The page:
You’re going to tell me you know all of this stuff. But people are still getting infected with COVID-19 so I’m going to share these tips anyway. The essence came from the WHO, CDC, American Red Cross, and WebMD; and I edited everything with my own perspectives.
See, I assume I am asymptomatic. It heightens my awareness and forces me to be vigilant. This belief doesn’t cause anxiety. Rather, I’m being safe by protecting myself and others. I hope these precautions will help you and yours too.
1. Wash your hands with soap for 20 seconds. Wash all over — the palm, the back, the grooves in between your fingers, and the tops of your fingernails.
2. Sanitize your hands with a mixture of 60% alcohol when you need to wash them but if you’re not near a sink. Carry sanitizer wherever you go. A tiny drop can work for the entire hand.
3. Prevent yourself from touching your mouth, nose, or eyes, unless your hands are washed or you’re in a clean space.
4. Cough or sneeze into your elbow. Or, into a tissue if you have it handy. Always wash or sanitize your hands (and elbow) after.
5. Stand a minimum of 6 feet away from people.
Dr. Paul Pottinger, an infectious disease specialist with the University of Washington, explains:
“The biggest threat – we think – with the coronavirus is actually the larger droplets. Droplets of saliva, snot, spit. Droplets that almost look like rain, if you will, when someone sneezes. Those droplets are large enough that gravity still acts on them. Usually, within about six feet of leaving somebody’s body, those larger, more infectious droplets will drop to the ground. That’s where the six-foot rule comes from.”
6. Wear a cloth face covering, such as a mask, for anyone over age 2. People with shortness of breath should not wear masks.
7. Be aware that anyone, including yourself, can be asymptomatic. This indicates being contagious without symptoms. In fact, assume you are.
8. Throw out or sanitize all food wrappers. If possible, transfer the contents into your own bags or bowls. Always sanitize anything going into the freezer because the cold has no effect on the virus. When in doubt, cook the food because temperatures over 160 F kill the virus.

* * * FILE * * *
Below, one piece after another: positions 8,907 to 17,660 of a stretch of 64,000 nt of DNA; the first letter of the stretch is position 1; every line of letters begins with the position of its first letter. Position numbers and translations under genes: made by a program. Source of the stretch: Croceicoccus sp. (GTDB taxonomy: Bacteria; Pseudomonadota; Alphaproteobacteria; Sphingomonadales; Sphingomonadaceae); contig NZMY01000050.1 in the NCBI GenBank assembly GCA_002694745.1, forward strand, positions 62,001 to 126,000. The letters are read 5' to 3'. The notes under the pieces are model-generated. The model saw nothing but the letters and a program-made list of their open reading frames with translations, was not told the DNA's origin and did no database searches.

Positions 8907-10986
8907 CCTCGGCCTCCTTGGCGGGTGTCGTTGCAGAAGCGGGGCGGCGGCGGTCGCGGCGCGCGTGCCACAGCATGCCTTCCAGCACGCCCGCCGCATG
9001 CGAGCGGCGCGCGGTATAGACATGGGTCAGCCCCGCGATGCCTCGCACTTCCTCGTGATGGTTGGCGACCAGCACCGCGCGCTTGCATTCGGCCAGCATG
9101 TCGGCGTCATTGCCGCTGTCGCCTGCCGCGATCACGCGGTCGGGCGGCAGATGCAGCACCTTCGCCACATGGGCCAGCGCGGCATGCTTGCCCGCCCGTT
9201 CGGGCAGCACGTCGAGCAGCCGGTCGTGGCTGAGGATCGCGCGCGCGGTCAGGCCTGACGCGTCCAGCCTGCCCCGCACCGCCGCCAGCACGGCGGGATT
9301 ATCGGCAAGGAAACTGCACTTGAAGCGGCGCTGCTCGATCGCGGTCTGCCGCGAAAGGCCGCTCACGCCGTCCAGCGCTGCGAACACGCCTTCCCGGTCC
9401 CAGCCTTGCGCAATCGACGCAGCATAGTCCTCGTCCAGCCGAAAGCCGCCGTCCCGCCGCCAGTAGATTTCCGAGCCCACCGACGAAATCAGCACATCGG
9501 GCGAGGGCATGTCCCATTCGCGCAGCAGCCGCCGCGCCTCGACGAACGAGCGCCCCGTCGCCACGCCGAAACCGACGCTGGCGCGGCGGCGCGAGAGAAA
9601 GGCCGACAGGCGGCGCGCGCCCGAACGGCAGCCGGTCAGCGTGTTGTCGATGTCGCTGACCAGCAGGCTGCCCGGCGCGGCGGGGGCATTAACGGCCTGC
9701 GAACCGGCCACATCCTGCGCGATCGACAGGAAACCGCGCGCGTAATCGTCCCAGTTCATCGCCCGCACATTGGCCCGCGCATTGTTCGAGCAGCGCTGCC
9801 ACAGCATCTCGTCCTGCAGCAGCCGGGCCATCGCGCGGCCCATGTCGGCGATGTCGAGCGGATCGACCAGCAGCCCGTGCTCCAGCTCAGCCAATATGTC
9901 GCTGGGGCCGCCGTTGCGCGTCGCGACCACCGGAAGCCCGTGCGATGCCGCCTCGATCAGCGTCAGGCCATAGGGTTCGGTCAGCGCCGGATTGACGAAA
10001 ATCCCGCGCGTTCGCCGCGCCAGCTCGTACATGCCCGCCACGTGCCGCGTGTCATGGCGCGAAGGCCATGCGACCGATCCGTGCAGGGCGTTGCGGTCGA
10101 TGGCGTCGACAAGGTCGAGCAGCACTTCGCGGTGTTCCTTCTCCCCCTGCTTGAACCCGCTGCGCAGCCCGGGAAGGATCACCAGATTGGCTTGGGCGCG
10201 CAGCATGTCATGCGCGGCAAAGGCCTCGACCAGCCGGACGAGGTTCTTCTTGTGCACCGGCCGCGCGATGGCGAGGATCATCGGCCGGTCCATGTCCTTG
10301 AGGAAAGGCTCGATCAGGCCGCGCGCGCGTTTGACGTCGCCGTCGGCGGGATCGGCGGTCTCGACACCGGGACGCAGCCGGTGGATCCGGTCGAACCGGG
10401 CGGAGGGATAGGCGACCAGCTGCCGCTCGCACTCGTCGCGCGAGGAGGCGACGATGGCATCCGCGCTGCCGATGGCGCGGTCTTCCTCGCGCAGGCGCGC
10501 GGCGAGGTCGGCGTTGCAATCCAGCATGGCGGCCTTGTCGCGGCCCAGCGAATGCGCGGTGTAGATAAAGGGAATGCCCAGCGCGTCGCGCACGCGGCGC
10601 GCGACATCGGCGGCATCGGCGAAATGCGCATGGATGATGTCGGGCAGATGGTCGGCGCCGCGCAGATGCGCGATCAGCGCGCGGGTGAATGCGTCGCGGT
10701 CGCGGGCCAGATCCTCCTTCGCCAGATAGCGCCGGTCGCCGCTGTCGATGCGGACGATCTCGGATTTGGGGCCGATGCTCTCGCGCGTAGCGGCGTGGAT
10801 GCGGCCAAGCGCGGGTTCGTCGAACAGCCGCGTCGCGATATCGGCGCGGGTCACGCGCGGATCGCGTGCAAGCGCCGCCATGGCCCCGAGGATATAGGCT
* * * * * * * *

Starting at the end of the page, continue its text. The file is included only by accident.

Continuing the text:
9. Rinse produce when you’re ready to eat it with cold water or a brush.
10. Clean and disinfect commonly-used household surfaces, such as doorknobs, sinks, toilet handles, phone screens, keys, credit cards, TV remotes, and computer keyboards. Don’t forget about the door handle, steering wheel, gear shifter, and similar objects in your car.
11. Remove your shoes every time you come inside, and keep your shoes near that door.
12. Put a clothing hamper near the door for items such as cotton and polyester masks. I bought this hamper in red. It’s unlikely for the virus to stay on fabrics for more than a few hours, but you can be the judge if something needs to be washed.
13. Use disposable gloves (or tissues) when touching potentially dirty surfaces, such as ATM buttons. Or, touch everything with your hands but get ready to sanitize them (and everything else you touched).
14. Think ahead when you need to do actions in public. For instance, if you need to insert or swipe a credit card, then you should assume the device is dirty. Hold the card with a protected hand, then place the card in an unused pocket so you can sanitize it before putting the card back in your wallet or purse.
15. Stay home if you feel ill. We have our own experiences of what that means and what we do to cure ourselves. For instance, I routinely get allergies from springtime pollen and seasonal dust. Every morning, I take a herbal remedy and Vitamin D. And if I awake with a sore throat, I take an antihistamine and Tylenol.
16. Do not stay home if you have a fever, cough, and shortness of breath. Those symptoms – together, and definitely a fever by itself – warrants a call to your doctor. That could be a sign of something serious.